Q U E S T I O N
What happens to digital heritage?
The case of the deceased crypto-millionaire Matthew Mellon occupies the media and raises a question that many only ask themselves when it is too late: What happens to the digital heritage when crypto-investors pass away?
The Matthew Mellon Case
Matthew Mellon had made a lot of money with cryptocurrencies. With a fortune that, according to Forbes, amounted to over a billion US dollars at the beginning of the year, one can call him a crypto-millionaire without exaggeration. He had earned the money through an early investment in XRP, the currency of the Ripple crypto network.
As Forbes further reports, the investor was extremely cautious about his cryptographic assets. He is said to have had several wallets, each of which is protected by its own private key. These, in turn, are apparently stored on memory cards that are distributed under false names in bank lockers in the USA.
His family does not seem to know the whereabouts of the Private Keys either. If they cannot find a way to access the keys, the billions in cryptocurrency inheritance will be lost.
Safety first — How do you make Private Keys accessible to family members?
The issue of inviolable crypto assets is not entirely new. Just recently, Base58 reported a high number of lost Bitcoin investments due to the loss of Private Keys. However, these are private keys that investors can no longer access themselves because they have not been stored or otherwise canceled. The consequence is simple: if you don’t have the right key, you can’t transfer money, the money is “frozen” on the blockchain.
In the case of inheritances, however, investors should consider as early as possible how their family members or any heirs can access the digital estate in the event of illness or death. There are various ways of doing this.
Crypto heritage and online wallets
In the case of online wallets, the situation is less critical. Since many of these wallets regard Bitcoin as pure book money, it is often sufficient for heirs or agents to be able to identify themselves as such to the operators.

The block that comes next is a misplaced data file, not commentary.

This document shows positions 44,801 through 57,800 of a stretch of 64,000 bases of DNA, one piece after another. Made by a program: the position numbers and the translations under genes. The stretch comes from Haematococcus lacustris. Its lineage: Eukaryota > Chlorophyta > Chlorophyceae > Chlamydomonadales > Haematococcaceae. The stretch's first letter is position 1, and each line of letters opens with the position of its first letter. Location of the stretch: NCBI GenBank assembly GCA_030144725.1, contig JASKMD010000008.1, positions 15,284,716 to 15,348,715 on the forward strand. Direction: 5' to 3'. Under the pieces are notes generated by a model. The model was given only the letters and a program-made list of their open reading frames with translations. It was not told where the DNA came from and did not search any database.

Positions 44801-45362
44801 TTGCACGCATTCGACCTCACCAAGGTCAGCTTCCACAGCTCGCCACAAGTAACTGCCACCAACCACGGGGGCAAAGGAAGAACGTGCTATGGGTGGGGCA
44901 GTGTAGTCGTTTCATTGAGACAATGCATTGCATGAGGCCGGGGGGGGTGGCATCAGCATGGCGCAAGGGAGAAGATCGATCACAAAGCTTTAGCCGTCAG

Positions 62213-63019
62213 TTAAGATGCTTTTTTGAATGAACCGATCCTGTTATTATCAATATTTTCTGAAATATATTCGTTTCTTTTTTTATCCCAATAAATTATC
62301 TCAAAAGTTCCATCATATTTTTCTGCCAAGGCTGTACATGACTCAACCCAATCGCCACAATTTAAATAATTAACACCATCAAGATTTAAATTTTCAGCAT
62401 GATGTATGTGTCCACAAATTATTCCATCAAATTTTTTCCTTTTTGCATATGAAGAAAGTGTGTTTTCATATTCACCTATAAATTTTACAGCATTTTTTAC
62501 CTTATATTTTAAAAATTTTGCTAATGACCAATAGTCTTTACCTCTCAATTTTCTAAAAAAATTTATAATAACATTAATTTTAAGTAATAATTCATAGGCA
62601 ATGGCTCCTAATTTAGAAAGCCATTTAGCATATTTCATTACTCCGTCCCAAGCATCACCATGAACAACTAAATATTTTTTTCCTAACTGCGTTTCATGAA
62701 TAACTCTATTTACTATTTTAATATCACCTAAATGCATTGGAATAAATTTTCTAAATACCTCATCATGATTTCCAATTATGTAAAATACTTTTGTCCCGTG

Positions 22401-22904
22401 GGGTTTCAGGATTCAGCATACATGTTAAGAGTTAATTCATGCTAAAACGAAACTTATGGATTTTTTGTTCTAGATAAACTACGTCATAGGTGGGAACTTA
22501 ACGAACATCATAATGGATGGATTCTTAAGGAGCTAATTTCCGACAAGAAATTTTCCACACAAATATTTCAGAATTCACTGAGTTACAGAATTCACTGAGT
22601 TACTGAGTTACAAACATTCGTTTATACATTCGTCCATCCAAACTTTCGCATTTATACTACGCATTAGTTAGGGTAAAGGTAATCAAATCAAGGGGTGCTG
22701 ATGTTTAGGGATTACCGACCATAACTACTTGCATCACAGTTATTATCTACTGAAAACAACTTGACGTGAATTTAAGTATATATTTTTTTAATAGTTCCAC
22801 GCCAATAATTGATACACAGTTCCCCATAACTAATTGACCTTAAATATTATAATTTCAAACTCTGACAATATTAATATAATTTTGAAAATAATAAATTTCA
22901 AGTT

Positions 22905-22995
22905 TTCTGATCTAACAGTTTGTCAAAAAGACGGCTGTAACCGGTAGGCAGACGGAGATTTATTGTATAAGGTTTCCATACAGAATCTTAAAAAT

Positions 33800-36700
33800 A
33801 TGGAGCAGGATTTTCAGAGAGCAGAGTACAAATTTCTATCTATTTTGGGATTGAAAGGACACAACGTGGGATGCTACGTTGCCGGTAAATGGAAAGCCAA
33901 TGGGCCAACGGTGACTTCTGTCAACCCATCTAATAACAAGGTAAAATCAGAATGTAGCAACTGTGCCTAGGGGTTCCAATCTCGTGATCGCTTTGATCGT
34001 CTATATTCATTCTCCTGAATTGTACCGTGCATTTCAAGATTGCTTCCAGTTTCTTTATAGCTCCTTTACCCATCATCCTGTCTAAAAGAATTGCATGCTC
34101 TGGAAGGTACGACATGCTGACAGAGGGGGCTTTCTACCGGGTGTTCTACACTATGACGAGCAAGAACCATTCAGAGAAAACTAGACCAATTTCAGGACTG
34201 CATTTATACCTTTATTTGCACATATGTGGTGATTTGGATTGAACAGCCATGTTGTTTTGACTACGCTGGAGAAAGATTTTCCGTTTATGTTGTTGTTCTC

Offline Wallets and Seeds
If you are one of those people who prefer to store their money on their own computer or in a local wallet, you can still make provisions. In this case, you should print out the so-called seeds of the wallet and attach them to the will, so those family members or other heirs are informed in the event of illness or death and thus have access.
Seeds are a series of words that can be used to restore the master key.
2/3 Multisignature Wallets
If you have a concrete trust in a person in your personal environment or a lawyer or notary whom you would like to enable to carry out transactions in an emergency, you can fall back on this method.
The 2/3 multi-signature method means that there are a total of three keys and payouts from such a wallet are only possible if two of the three keys have been signed.
The designated trusted third party receives the seed of the first key, the other two are kept by the investor himself. The seed of the second key is printed out and stored well. In the case of heirs, it could also be left in the will, so that survivors can access the seed.
With the second key alone no transaction can be carried out, the seed of the trusted person is additionally required in order to be able to dispose of the money.
Whichever method you choose is certain: If you want to prevent your own crypto assets from remaining on the blockchain in the event that you can no longer dispose of them yourself, you should take early precautions.